Results: Intervention students received significantly higher teacher ratings of social competence (with a small-to-medium effect size of d=0.25 calculated for the difference in means) and significantly lower teacher ratings of antisocial behavior (with a small effect size of d=-0.20 calculated for the difference in means) than control group students. Also, compared with control group students, RHC students had significantly higher teacher- and parent-reported academic performance and commitment to school. Child self-report data on antisocial behavior and social competency did not show impacts.
Study 3: Brown, E. C., Catalano, R. F., Fleming, C. B., Haggerty, K. P., & Abbott, R. D. (2005). Adolescent substance use outcomes in the Raising Healthy Children Project: A two-part latent growth curve analysis. Journal of Consulting and Clinical Psychology, 73, 699-710.
Evaluated Population: Sixth- through ninth-grade students were evaluated (N=959). The sample was 82% European American, 7% Asian/Pacific Islander, 4% African American, 4% Hispanic or Latino, and 3% Native American. The mean age of the students at the beginning of the study was 7.7 years old (SD=0.06). About 28% of the sample represented low-income households.
Approach: See Study 1 for randomization methods. Self-reported alcohol, marijuana, and cigarette use during the previous year and previous month were obtained via in-person, telephone, or mail-in surveys. In year 7 (grade 9 and 10), surveys were self-administered using a computer-assisted interviewing device.
Note: Researchers did not adjust for the effects of clustered data.
Results: The intervention did not affect the growth rate for alcohol or marijuana use, but it did appear to have a moderate impact on the frequency of alcohol use (ES=0.40) and marijuana use (ES=0.52). No impacts were found for the growth rate or frequency of cigarette use.
SOURCES FOR MORE INFORMATION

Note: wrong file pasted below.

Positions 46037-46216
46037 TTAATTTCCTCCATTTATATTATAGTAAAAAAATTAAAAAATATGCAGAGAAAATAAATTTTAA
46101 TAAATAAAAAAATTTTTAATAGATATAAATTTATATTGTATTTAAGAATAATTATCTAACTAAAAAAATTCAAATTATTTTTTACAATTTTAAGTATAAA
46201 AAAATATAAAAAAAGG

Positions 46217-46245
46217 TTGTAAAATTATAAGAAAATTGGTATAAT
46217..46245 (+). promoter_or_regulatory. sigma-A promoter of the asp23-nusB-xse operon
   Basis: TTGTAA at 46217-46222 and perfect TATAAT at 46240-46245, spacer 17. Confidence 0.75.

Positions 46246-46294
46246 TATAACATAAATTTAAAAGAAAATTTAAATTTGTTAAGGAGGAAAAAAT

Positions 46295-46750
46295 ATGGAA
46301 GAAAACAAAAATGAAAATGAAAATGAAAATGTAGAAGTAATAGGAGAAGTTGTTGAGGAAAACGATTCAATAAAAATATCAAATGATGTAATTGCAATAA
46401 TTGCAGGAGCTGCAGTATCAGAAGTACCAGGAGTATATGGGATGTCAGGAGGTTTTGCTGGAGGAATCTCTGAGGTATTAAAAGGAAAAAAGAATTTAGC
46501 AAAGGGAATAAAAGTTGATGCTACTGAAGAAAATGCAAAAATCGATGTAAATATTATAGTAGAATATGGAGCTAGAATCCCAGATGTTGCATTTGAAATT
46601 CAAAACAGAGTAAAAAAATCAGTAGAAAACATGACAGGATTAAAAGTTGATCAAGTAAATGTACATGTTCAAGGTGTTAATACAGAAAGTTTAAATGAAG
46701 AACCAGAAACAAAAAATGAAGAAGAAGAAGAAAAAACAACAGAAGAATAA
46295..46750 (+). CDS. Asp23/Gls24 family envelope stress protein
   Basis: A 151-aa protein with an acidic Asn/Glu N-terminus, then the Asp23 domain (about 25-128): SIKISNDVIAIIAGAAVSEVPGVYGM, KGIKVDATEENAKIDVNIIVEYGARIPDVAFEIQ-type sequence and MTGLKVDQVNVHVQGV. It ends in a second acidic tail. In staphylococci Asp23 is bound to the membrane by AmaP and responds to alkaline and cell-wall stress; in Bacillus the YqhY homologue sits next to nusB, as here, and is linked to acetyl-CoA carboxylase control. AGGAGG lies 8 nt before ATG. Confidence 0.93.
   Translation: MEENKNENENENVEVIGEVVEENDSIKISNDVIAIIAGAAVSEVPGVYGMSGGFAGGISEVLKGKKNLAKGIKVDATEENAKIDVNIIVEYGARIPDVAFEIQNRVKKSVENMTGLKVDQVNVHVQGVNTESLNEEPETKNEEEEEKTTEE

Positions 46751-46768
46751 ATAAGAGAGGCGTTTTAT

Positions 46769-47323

Brown, E. C., Catalano, R. F., Fleming, C. B., Haggerty, K. P., & Abbott, R. D., & (2005). Adolescent substance use outcomes in the Raising Healthy Children Project: A two-part latent growth curve analysis. Journal of Consulting and Clinical Psychology, 73, 699-710.
Catalano, R. F., Mazza, J. J., Harachi, T. W., Abbott, R. D., Haggerty, K. P., & Fleming, C. B. (2003). Raising healthy children through enhancing social development in elementary school: Results after 1.5 years. Seattle: University of Washington, Social Development Research Group.
Fleming, C. B., Harachi T. W., Catalano R. F., Haggerty K. P., & Abbott R.D. (2001). Assessing the effects of a school-based intervention on unscheduled school transfers during elementary school. Evaluation Review, 25, 655-679.
Program categorized in this guide according to the following:
Evaluated participant ages: 7-15.
Program components: provider-based; home visiting; parent or family component
Measured outcomes: life skills
KEYWORDS: Children (3-11); Elementary, School-based, Clinic/Provider-based, Parent/Family Component, Home Visitation, Summer Program, Social Skills/Life Skills, Tobacco Use, Alcohol Use, Marijuana/Illicit Prescription Drugs, Aggression/Bullying, Behavioral Problems, Academic Achievement/Grades, Academic Motivation/Self-Concept/Expectations/Engagement
Program information last updated 5/21/15.